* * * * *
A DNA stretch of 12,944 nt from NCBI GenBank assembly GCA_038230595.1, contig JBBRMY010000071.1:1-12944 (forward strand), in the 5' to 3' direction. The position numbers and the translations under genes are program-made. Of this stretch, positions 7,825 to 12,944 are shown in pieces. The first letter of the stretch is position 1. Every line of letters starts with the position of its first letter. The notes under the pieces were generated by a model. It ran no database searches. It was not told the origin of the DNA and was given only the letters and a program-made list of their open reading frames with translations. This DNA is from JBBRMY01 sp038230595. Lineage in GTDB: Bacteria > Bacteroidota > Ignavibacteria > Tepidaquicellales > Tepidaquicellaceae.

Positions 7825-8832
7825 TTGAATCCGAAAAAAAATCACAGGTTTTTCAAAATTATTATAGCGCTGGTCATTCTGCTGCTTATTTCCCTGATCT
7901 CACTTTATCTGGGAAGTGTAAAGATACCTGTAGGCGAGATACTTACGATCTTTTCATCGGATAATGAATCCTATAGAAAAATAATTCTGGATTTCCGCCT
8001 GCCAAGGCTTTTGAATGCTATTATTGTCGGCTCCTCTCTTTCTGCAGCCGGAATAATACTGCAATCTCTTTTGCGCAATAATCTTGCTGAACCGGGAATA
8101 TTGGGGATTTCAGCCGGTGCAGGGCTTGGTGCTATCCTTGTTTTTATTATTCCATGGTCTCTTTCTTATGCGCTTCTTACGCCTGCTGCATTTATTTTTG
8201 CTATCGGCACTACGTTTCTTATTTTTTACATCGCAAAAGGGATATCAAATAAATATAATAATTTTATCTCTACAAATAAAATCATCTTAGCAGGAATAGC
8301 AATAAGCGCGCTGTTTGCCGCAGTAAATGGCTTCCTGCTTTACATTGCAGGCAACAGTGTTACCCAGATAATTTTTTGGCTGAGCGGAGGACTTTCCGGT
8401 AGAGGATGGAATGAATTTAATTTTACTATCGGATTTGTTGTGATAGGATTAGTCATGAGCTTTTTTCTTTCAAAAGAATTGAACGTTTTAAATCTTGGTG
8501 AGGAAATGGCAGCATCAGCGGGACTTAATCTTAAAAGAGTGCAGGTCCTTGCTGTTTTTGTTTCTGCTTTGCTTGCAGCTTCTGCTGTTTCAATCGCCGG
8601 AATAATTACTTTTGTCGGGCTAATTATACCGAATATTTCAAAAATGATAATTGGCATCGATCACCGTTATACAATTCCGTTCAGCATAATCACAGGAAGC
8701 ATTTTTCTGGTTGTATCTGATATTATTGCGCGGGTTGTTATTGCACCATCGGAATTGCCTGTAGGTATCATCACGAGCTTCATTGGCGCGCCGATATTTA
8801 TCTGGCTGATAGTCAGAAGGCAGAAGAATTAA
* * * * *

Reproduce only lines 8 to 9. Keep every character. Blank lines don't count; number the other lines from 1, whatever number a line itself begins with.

8301 AATAAGCGCGCTGTTTGCCGCAGTAAATGGCTTCCTGCTTTACATTGCAGGCAACAGTGTTACCCAGATAATTTTTTGGCTGAGCGGAGGACTTTCCGGT
8401 AGAGGATGGAATGAATTTAATTTTACTATCGGATTTGTTGTGATAGGATTAGTCATGAGCTTTTTTCTTTCAAAAGAATTGAACGTTTTAAATCTTGGTG